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Some of us do believe in comprehensive education. I did not put my children through the selective system because I do not believe in it, and there are other parents like me out there. I should have thought that we should be given preference when it comes to selecting schools that genuinely want to adopt a comprehensive structure, but we are given no such preference, because the county council wants to fiddle the selection
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procedure so that those who want to attend grammar schools are effectively given two first choices. New clause 14 will give the adjudicator power to stop that, and to make clear rules giving people an opportunity to build genuine comprehensive schools in my area.

I fully support what the Government are doing. I merely ask them to show some sympathy in the framing of the rules for the ballot on selection, and to offer my constituents a reasonable prospect that they will be free to choose how they want education to develop in Kent at some point in the future.

Paul Holmes: I welcome the thrust of what the Government are trying to achieve in new clause 14. I have been a member of what was the Education and Skills Committee and is now the Select Committee on Children, Families and Schools for nearly all the past seven years, and I played a small part in the writing of the 2004 report on admissions, which has been mentioned a number of times. The report helped to prompt the Government to improve admission procedures, which they now intend to improve further to prevent them from being exploited for purposes of covert selection.

6.15 pm

Over the years, partly as a result of our current inquiry into diversity in schools, the Select Committee has received copious academic research evidence on the effects of overt and covert selection and the way in which it boosts some schools at the expense of the majority. I disagree with the hon. Member for Surrey Heath (Michael Gove), who seemed to suggest that we should ignore all evidence of the negative effects of selection of various kinds and pretend that it makes no real difference, because what matters above all else is the ethos of the school. There is, of course, the ethos of the sink school. The most famous, of which everyone has heard, is the Ridings school.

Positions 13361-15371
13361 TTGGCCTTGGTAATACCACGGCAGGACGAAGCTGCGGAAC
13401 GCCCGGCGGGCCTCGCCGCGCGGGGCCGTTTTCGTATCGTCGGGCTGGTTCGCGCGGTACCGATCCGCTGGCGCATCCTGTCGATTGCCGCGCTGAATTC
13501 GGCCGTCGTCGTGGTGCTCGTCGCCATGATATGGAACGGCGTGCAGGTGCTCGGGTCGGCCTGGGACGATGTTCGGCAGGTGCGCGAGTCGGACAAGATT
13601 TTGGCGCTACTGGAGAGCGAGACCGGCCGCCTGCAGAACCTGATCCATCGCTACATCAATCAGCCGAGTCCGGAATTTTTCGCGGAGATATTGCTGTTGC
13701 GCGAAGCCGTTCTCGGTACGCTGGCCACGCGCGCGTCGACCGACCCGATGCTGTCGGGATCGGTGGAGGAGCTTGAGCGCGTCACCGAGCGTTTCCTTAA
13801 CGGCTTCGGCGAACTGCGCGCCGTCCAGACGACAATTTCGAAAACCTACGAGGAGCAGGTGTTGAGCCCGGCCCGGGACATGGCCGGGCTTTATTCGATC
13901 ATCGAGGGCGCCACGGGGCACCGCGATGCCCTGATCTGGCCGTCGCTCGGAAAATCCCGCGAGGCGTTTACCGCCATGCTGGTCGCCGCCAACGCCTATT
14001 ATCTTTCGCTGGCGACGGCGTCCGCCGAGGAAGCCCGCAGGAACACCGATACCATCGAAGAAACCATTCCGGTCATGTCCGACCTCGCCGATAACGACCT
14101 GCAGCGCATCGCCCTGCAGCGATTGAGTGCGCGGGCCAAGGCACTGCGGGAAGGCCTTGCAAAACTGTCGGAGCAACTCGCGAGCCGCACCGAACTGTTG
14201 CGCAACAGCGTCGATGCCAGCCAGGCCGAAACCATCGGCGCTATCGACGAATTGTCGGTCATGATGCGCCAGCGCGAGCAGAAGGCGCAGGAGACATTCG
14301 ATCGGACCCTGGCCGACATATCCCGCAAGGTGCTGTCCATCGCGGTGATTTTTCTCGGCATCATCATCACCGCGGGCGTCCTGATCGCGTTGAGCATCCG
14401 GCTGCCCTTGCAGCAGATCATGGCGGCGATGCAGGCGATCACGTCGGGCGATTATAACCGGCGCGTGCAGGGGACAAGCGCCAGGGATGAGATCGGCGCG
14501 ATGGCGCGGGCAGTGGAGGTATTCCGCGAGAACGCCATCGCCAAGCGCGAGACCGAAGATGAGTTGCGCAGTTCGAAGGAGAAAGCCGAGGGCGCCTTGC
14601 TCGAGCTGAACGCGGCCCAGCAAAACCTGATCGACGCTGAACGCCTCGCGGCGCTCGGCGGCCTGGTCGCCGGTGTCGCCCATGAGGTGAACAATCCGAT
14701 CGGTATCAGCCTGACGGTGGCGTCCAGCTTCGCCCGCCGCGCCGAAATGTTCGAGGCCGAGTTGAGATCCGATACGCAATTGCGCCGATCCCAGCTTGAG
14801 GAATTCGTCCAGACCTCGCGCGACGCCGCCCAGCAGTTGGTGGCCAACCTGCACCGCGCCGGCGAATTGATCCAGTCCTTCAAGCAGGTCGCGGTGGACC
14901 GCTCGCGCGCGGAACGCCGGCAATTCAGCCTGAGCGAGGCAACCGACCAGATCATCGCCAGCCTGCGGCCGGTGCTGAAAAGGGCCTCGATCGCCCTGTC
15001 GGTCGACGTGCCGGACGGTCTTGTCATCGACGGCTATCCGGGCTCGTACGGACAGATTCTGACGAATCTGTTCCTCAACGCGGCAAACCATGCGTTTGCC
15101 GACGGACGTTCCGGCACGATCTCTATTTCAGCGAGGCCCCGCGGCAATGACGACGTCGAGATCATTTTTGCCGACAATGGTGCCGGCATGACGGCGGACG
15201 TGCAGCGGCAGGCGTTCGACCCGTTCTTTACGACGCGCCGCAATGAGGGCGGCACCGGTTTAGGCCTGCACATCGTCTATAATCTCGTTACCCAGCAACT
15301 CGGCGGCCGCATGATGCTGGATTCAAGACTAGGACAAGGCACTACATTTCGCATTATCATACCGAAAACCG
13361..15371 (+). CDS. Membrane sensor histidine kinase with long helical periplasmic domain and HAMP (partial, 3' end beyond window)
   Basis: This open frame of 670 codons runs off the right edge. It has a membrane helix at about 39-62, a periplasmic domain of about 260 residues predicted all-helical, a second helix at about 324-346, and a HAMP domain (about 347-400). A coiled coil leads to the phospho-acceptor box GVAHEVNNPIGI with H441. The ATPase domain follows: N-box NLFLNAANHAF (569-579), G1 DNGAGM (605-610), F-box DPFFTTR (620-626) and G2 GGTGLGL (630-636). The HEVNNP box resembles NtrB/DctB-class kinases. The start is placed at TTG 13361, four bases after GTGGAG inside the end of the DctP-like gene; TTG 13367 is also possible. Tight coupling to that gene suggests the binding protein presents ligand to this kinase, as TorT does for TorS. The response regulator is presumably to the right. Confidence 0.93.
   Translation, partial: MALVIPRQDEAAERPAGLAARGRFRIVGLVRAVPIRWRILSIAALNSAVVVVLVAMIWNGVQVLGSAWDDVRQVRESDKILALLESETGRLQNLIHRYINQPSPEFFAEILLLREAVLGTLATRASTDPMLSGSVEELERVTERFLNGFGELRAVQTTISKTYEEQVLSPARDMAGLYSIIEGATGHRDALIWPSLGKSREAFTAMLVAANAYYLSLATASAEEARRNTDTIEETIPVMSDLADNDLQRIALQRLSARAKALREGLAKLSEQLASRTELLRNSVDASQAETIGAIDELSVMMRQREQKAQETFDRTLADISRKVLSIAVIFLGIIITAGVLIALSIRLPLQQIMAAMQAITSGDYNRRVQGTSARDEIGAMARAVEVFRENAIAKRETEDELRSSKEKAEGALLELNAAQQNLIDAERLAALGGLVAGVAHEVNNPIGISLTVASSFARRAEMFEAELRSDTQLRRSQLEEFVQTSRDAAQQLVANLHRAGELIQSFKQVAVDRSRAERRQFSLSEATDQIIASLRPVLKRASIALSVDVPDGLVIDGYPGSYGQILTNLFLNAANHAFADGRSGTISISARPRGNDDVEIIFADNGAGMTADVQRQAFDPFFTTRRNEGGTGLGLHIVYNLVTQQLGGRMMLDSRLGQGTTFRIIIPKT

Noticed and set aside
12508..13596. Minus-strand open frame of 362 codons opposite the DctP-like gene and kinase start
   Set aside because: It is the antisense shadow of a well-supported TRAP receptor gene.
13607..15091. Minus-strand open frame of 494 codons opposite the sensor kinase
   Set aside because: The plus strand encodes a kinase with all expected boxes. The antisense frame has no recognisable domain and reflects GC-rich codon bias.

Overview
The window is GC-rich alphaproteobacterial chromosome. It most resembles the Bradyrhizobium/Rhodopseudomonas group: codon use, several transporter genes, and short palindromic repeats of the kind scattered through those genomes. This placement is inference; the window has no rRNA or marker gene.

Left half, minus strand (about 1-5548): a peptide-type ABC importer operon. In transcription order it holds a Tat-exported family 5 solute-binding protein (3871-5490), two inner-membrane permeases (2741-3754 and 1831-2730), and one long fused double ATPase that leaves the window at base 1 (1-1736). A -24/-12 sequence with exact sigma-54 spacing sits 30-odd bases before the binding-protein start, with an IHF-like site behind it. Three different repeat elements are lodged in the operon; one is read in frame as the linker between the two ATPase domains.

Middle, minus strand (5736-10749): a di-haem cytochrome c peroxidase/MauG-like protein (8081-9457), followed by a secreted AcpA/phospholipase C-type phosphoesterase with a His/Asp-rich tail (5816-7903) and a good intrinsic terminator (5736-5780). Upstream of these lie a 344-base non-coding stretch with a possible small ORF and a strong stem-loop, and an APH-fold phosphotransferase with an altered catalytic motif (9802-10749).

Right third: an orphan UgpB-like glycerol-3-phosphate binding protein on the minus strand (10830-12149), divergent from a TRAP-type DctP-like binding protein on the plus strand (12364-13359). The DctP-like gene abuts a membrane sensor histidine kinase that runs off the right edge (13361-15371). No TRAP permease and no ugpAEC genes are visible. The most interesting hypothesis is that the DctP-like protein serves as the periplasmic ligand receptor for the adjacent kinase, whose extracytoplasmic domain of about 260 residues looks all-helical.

Someone who knows Halifax extremely well is Alice Mahon, who was Member of Parliament for Halifax until she retired at the 2005 election. Writing in the Yorkshire Post in March, she pointed out that Halifax had eight secondary schools: two grammars that cream off the top 20, 30, or 40 per cent. of the ability range, two faith schools that select in a different way, and four “ordinary schools” to take the rest of the pupils. For whatever reason, over the years the Ridings fell to the bottom of the pecking order. Its ethos was that of the sink school. I know that that is not a term that we are encouraged to use nowadays, although it was in common usage when I started teaching in 1979, but the fact that it is frowned on does not alter the fact that such schools exist. There are schools that lose out badly because of the effects of both covert and overt selection. We see that on a county-wide basis in places such as Kent and Lincolnshire, where the grammar school system still reigns.

Although new clause 14 is a step in the right direction, it does not go far enough, for two reasons. First, it leaves academies out of the equation. That is why I support new clause 18, which was tabled by my hon. Friend the Member for Yeovil (Mr. Laws), and why I tabled amendments (a) to (n) thereto, along with the hon. Member for Bury, North (Mr. Chaytor). I simply cannot understand why academies should be free to use covert methods of selection, some of which